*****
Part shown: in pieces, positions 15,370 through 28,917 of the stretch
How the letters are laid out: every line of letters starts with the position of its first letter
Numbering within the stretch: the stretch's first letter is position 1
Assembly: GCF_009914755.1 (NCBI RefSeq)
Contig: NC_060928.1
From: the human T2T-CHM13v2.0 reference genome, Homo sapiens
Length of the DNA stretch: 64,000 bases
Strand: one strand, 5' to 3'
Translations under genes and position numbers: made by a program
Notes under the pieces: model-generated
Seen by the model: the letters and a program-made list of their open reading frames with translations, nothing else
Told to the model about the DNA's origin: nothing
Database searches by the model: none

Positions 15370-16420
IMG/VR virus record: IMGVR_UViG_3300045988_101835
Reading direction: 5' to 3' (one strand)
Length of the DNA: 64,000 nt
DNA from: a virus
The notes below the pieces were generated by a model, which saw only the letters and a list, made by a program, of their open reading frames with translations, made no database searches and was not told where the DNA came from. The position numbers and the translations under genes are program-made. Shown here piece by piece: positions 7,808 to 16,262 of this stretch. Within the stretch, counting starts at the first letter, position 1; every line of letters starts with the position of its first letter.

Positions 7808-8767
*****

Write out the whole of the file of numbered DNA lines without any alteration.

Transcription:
Part shown: in pieces, positions 15,370 through 28,917 of the stretch
How the letters are laid out: every line of letters starts with the position of its first letter
Numbering within the stretch: the stretch's first letter is position 1
Assembly: GCF_009914755.1 (NCBI RefSeq)
Contig: NC_060928.1
From: the human T2T-CHM13v2.0 reference genome, Homo sapiens
Length of the DNA stretch: 64,000 bases
Strand: one strand, 5' to 3'
Translations under genes and position numbers: made by a program
Notes under the pieces: model-generated
Seen by the model: the letters and a program-made list of their open reading frames with translations, nothing else
Told to the model about the DNA's origin: nothing
Database searches by the model: none

Positions 15370-16420
IMG/VR virus record: IMGVR_UViG_3300045988_101835
Reading direction: 5' to 3' (one strand)
Length of the DNA: 64,000 nt
DNA from: a virus
The notes below the pieces were generated by a model, which saw only the letters and a list, made by a program, of their open reading frames with translations, made no database searches and was not told where the DNA came from. The position numbers and the translations under genes are program-made. Shown here piece by piece: positions 7,808 to 16,262 of this stretch. Within the stretch, counting starts at the first letter, position 1; every line of letters starts with the position of its first letter.

Positions 7808-8767